- Arvind Kejriwal alleges tampering of voting machines in Punjab
- His party lost to Congress, Amarinder Singh takes oath tomorrow
- Ballot paper is safer option, says Mr Kejriwal, drawing much criticism
"The world is progressing at a fast rate and here we are discussing going back in time to ballot papers," said Anna Hazare, 80-year-old activist and former mentor to Mr Kejriwal, joining a roster of people who have derided Mr Kejriwal's accusations as those of a sore loser.
Though several exit polls forecast a photo-finish for AAP and the Congress in Punjab, the result was nowhere near close. Of 117 seats, the Congress, led by Captain Amarinder Singh, won 77 seats. AAP, whose campaign starred Mr Kejriwal, won 22. The incumbent Akali-BJP alliance won 18 seats.
Mr Kejriwal alleged that '20-25 per cent' of his party's votes were transferred illicitly to the ruling coalition, splitting the anti-Congress vote and allowing Captain Singh to emerge victorious.
Harsimrat Kaur Badal, a union minister whose family runs the Akali Dal, diagnosed Mr Kejriwal with having "lost his mental balance" and prescribed "vipassana" or extended silent meditation for the Chief Minister.
Anna Hazare formed the appealing epicentre of the India Against Corruption movement organised by Mr Kejriwal in 2011.Together, they collected civil society groups, college students and others in a huge protest in Delhi, demanding urgent anti-corruption measures including the appointment of a national ombudsman or Lokayukta. Their appeal served as a lightning rod for a mass movement at a time when the government of Prime Minister Manmohan Singh had been ousted for an assortment of large scams. But Anna and his protege; fell out over Mr Kejriwal's decision to set up a political party. Anna said he wanted to have nothing to do with politics. They parted ways and AAP was formed.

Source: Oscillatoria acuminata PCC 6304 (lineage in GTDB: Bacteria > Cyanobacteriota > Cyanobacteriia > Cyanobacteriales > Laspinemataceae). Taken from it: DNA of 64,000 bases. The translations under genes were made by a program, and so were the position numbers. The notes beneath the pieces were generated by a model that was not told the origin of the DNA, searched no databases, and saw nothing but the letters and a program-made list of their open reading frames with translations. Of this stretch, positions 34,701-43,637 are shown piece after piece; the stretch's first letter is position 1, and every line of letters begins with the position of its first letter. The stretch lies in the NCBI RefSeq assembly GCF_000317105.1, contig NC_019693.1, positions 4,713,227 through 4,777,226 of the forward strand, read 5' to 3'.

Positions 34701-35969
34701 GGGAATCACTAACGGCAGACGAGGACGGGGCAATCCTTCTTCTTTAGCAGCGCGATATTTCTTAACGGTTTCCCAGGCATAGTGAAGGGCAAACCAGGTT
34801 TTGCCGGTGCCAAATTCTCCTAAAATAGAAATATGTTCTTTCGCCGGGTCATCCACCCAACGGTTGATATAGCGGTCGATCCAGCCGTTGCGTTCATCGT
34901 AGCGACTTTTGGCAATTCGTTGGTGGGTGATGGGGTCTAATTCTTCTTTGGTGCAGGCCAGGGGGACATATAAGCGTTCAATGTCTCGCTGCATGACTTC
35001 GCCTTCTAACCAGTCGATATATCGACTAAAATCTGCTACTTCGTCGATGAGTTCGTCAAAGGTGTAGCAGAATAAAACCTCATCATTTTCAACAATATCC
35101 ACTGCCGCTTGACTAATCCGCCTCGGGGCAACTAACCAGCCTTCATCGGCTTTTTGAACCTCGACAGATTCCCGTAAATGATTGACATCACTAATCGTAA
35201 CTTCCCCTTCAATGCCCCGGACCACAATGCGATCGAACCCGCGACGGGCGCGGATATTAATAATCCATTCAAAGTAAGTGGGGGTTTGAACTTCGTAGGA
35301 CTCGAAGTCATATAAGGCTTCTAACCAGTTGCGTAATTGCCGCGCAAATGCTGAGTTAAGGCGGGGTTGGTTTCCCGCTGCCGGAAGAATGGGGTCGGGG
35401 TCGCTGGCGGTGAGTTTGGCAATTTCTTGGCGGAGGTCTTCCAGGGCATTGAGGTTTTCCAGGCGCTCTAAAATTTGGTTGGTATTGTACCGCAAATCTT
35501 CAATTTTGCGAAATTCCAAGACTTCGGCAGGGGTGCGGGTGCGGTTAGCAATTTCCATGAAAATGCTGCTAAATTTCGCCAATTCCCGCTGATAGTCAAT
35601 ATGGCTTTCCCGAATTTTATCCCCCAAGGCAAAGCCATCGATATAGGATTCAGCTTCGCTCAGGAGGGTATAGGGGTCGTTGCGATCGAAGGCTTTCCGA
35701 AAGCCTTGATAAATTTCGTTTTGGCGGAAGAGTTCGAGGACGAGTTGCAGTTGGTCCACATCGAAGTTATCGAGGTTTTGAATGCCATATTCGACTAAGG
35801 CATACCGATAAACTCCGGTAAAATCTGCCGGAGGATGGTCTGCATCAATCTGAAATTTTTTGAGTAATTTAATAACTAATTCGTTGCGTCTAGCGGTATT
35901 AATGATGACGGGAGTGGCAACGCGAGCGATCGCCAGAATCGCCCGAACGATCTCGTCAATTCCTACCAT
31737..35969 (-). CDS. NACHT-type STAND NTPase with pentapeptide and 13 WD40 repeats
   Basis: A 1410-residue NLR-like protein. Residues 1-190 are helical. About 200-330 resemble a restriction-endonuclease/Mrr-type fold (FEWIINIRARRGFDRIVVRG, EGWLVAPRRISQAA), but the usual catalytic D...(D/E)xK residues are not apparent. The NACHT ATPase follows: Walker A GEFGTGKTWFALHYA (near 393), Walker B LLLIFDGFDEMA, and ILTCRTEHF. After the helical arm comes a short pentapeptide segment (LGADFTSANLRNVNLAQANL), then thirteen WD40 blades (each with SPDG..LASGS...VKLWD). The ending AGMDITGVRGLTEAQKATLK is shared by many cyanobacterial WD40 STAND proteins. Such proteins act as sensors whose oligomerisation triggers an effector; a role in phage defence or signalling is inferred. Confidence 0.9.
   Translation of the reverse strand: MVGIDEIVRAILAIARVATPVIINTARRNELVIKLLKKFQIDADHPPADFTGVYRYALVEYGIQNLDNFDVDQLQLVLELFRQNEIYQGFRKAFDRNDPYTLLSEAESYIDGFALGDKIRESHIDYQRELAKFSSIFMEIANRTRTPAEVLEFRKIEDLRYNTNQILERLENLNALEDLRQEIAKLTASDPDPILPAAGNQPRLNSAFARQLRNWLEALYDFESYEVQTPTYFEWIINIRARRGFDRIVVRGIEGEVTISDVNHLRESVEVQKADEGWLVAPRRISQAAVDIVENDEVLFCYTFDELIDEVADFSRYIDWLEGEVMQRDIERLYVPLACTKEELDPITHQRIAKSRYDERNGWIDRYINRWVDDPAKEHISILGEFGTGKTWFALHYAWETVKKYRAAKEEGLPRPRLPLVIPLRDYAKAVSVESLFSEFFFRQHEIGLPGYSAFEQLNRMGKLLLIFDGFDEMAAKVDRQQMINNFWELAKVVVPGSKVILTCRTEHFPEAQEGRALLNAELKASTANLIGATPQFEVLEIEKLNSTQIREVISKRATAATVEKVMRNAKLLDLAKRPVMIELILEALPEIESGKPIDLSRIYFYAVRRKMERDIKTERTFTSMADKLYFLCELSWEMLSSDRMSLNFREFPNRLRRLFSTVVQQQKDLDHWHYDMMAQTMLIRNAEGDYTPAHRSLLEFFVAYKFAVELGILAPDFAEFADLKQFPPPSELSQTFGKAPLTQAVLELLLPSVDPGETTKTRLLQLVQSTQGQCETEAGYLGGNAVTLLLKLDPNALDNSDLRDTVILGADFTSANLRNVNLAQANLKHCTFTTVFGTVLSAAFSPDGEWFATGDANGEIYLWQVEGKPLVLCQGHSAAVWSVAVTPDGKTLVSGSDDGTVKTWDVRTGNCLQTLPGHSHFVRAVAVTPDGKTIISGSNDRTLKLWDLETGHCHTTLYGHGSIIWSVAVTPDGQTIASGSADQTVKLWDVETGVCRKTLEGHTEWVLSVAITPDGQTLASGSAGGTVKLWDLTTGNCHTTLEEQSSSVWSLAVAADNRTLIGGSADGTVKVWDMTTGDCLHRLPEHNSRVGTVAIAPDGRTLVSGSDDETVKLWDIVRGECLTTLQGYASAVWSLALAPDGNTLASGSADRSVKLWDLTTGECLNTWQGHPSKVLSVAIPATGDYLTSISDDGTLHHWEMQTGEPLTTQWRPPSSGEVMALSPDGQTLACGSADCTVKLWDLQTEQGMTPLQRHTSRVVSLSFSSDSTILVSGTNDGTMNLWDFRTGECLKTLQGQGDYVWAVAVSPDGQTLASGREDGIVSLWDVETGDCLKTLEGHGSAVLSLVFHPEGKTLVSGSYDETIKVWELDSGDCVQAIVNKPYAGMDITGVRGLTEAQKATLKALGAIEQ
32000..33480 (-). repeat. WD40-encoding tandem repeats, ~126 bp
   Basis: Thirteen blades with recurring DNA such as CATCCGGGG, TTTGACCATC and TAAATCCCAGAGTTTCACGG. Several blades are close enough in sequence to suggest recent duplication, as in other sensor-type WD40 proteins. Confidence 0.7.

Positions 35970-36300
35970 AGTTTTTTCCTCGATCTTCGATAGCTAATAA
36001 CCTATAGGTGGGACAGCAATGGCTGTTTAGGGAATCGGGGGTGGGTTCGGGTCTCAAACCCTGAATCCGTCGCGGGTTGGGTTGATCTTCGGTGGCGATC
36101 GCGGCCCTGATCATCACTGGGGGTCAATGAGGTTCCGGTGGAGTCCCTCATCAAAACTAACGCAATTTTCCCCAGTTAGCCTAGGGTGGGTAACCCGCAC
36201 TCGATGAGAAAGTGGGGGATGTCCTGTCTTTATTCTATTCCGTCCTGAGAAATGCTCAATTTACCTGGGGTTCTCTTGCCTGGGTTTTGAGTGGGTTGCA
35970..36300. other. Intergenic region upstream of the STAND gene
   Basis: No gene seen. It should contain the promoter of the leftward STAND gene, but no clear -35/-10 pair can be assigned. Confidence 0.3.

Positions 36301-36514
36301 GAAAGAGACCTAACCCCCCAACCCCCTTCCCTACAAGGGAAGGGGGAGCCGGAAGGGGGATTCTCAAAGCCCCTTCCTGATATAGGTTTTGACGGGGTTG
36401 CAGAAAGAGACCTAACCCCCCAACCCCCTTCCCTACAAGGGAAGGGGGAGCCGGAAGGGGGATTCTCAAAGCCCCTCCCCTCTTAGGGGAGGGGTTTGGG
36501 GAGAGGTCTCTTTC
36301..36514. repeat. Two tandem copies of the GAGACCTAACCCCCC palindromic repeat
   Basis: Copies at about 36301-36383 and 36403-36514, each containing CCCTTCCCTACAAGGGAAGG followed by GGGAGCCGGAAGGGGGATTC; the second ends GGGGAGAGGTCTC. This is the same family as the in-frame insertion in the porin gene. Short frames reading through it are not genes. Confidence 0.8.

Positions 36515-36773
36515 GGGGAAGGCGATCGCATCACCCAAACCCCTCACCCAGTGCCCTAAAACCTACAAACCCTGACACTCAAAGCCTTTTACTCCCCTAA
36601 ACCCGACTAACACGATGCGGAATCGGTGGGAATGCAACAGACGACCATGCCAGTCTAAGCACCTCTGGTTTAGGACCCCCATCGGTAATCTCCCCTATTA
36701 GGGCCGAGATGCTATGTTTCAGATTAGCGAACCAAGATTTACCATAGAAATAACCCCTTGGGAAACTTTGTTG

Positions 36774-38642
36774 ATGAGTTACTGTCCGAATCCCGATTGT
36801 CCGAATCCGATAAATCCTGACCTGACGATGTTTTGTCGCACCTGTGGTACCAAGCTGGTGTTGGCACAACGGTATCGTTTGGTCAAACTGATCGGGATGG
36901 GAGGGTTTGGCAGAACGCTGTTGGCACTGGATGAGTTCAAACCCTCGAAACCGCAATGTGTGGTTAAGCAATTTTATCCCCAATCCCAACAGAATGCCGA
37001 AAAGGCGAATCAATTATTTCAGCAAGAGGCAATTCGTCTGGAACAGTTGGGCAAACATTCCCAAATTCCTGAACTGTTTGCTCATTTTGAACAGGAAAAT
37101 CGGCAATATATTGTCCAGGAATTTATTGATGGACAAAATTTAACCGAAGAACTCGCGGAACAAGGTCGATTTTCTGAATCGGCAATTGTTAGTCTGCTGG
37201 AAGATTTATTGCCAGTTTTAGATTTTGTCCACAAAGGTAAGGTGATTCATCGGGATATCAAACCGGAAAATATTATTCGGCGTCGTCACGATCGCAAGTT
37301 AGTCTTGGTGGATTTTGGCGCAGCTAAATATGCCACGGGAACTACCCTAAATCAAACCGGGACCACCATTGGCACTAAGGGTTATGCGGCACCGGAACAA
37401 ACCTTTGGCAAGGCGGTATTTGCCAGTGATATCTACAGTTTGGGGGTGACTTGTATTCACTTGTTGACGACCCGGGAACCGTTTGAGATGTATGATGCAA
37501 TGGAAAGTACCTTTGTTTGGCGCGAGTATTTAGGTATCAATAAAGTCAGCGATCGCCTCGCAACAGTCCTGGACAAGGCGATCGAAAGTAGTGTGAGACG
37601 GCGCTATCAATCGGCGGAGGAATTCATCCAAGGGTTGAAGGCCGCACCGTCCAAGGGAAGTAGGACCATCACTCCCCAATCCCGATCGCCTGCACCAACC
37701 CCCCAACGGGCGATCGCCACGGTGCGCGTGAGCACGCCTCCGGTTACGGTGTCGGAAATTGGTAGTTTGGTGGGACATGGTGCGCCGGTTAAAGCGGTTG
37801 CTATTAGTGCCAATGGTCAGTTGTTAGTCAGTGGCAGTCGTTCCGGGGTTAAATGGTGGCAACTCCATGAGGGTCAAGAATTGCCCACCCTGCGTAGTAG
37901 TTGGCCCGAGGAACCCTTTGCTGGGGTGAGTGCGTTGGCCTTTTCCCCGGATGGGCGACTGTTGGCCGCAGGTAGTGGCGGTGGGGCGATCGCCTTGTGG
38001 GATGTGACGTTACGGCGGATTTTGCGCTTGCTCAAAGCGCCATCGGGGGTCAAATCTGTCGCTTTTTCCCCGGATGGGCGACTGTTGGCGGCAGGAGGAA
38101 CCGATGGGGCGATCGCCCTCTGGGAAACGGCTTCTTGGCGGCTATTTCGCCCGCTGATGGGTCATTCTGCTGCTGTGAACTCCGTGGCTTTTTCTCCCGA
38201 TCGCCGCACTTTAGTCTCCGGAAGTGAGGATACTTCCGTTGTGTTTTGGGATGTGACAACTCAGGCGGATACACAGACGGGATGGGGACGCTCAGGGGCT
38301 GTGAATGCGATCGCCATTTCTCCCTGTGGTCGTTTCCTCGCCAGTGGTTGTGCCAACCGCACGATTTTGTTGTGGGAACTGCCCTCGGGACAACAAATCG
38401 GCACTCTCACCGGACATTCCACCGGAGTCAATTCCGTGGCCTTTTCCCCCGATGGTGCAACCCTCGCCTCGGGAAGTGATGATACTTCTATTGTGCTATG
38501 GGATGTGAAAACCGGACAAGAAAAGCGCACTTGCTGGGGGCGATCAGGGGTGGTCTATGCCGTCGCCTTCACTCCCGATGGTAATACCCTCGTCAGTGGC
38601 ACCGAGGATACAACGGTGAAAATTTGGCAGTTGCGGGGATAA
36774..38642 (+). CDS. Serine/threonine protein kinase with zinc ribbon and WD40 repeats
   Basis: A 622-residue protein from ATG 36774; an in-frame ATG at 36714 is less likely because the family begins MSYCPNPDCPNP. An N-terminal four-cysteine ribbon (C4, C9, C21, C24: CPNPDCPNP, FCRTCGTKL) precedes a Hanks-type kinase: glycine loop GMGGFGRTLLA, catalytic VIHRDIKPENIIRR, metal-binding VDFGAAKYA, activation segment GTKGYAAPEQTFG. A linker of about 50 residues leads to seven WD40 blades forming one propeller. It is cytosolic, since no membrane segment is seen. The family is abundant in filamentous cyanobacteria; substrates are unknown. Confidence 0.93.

In 2013, Mr Kejriwal was elected Chief Minister of Delhi after AAP made a spectacular political debut. He resigned just 49 days later because his anti-corruption proposal was stalled in the legislature. He later apologised for his petulant move and sought public forgiveness in a series of interviews. In 2015, he was re-elected with AAP losing just three seats in Delhi.
AAP was keen to use Punjab as a springboard for its national expansion plans ahead of the next general election in 2019, when its leaders envisaged it as a formidable opponent to the Congress and the BJP. For months, Mr Kejriwal traversed Punjab, accumulating criticism of playing hooky as Delhi Chief Minister. Thousands of NRIs flew down from Canada, Australia and other countries to join Mr Kejriwal's bid with door-to-door visits.
Next month, the Municipal Corporation of Delhi, currently held by the BJP, will pick its new legislators. The election will be seen as a litmus test of the Chief Minister's popularity half-way through his term, and as a test of his ability to withstand the Modi Wave which has resulted in humongous wins for the BJP in Uttar Pradesh and Uttarakhand. Mr Kejriwal serially accuses the government of Prime Minister Narendra Modi of undermining his authority in the capital, which is a Union Territory and not a state, with key departments like the police reporting not to Mr Kejriwal but the centre. Winning the Municipal Corporation would confer more control on him in running the capital.